During spring migration thousands of raptors wintering in tropical Africa use the Central Mediterranean corridor to reach their breeding areas in central-eastern Europe. In this Mediterranean area observations have been made at several sites in northern Tunisia, Sicily, Malta, and the Italian peninsula where the European Honey-buzzard (Pernis apivorus) was frequently the most common species (Agostini 2003). During spring migration, European Honey-buzzards use two paths to reach Italy: via the Channel of Sicily, between Tunisia and western Sicily (Agostini et al. 1994), and via the Ligurian coast (northwestern Italy, Baghino 1996, Fig. 1). However, although systematic observations were lacking, some authors suggested the existence of a third migratory flyway along the Sardinia-Corsica corridor (Thibault 1983, Zalles and Bildstein 2000). In particular, Zalles and Bildstein (2000) reported a spring flight over these islands, with birds flying along a south-north axis between northern Tunisia in the south and northern Italy in the north (Fig. 1). This migratory route includes passage across the Bocche di Bonifacio, the narrowest strait between Sardinia and Corsica (14 km wide). The purpose of this study was to determine whether there is a significant spring movement of European Honey-buzzards at this water crossing, by comparing the migratory flow in this area with that at the Straits of Messina.
At both Bocche di Bonifacio and the Straits of Messina, we used binoculars and spotting scopes to observe migrating raptors from 1–14 May 2005, the peak of the spring migration of honey buzzards in the Mediterranean Basin (Cramp and Simmons 1980). At the Bocche di Bonifacio the observation site was located at Punta Falcone, the northernmost point of the Sardinian slope, at the altitude of ca. 100 m above sea level. At the Straits of Messina the observation site was located along the Sicilian slope, over the Peloritani Mountains at an altitude of ca. 500 m.
Results and Discussion
At the Bocche di Bonifacio, 103 birds were counted in 132 hr; of them, 89 (86%) crossed toward Corsica while 14 (14%) flew back inland or disappeared before crossing. We recorded 42 (40.8%) honey buzzards that migrated singly. All birds that could be aged reliably in the field (N = 35) were adults. At the Straits of Messina, we recorded the passage of 14 180 individuals in 158 hr and only 129 (0.9%) migrated alone; on three days (3, 4, and 9 May) we counted 2035, 2204, and 2988, respectively. These data do not support the existence of a large spring migratory flow of European Honey-buzzards across the Bocche di Bonifacio during the presumed peak period of movement. During spring migration, this species shows a strong tendency to migrate in flocks (Kerlinger 1989), with adult males and adult females reaching their breeding areas together (Gensbøl 1992). The high proportion of solitary birds reported at Bocche di Bonifacio suggests perhaps many nonbreeders and/or first breeders were detected during our observations. We note that over the Ligurian coast, at a site located north of Corsica (Arenzano; Fig. 1), 4183 honey buzzards coming from west-southwest and heading east-northeast were counted in 88 hr between 5–14 May 2005 (Parco del Beigua unpubl. data). These data agree with observations previously made at the same site in terms of numbers, migration orientation, and peak period (Baghino 1996). These honey buzzards travelling along the Ligurian coast probably crossed the Mediterranean at the Straits of Gibraltar (Baghino 1996), not via the Sardinia-Corsica corridor, across the Bocche di Bonifacio.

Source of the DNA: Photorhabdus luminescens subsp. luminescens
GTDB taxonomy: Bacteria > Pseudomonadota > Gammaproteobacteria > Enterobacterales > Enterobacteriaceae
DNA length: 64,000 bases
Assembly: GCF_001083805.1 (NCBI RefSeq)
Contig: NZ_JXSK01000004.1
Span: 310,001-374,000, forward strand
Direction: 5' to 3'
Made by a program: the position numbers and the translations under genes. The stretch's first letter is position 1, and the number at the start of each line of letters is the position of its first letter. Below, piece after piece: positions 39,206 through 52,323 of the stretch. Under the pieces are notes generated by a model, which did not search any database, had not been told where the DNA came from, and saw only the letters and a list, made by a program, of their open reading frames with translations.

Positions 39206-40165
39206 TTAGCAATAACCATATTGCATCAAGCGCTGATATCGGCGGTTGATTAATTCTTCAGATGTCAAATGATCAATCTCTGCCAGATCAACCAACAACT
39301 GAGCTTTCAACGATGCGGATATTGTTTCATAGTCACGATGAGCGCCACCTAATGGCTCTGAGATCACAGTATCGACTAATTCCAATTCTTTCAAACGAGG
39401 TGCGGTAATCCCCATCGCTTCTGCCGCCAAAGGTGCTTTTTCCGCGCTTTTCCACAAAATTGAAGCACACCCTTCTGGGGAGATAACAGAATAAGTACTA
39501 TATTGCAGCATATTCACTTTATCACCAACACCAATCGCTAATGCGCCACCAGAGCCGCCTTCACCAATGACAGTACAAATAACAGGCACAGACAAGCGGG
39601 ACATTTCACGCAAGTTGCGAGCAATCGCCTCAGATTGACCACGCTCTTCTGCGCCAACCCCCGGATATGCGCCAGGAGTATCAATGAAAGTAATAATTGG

During post-reproductive movements, a significant passage of juvenile honey buzzards, involving at least hundreds of birds, moving later than adults, was reported en route to Corsica from the Italian peninsula (Paesani and Politi 2002, Agostini et al. 2004). A recent study made at the Straits of Messina showed that a late passage (late May–June) of birds with immature characteristics also occurs across the Central Mediterranean during spring migration (Panuccio and Agostini 2006). Perhaps, a late passage of younger, less experienced individuals could occur along the Sardinia-Corsica corridor during both spring and autumn, with a significant number of birds passing across the Bocche di Bonifacio between late May and June.
We wish to thank K. Bildstein, R. Yosef and F. Sergio for their useful comments on this manuscript and the Beigua Park, in the Ligurian Apennines, for their invaluable collaboration.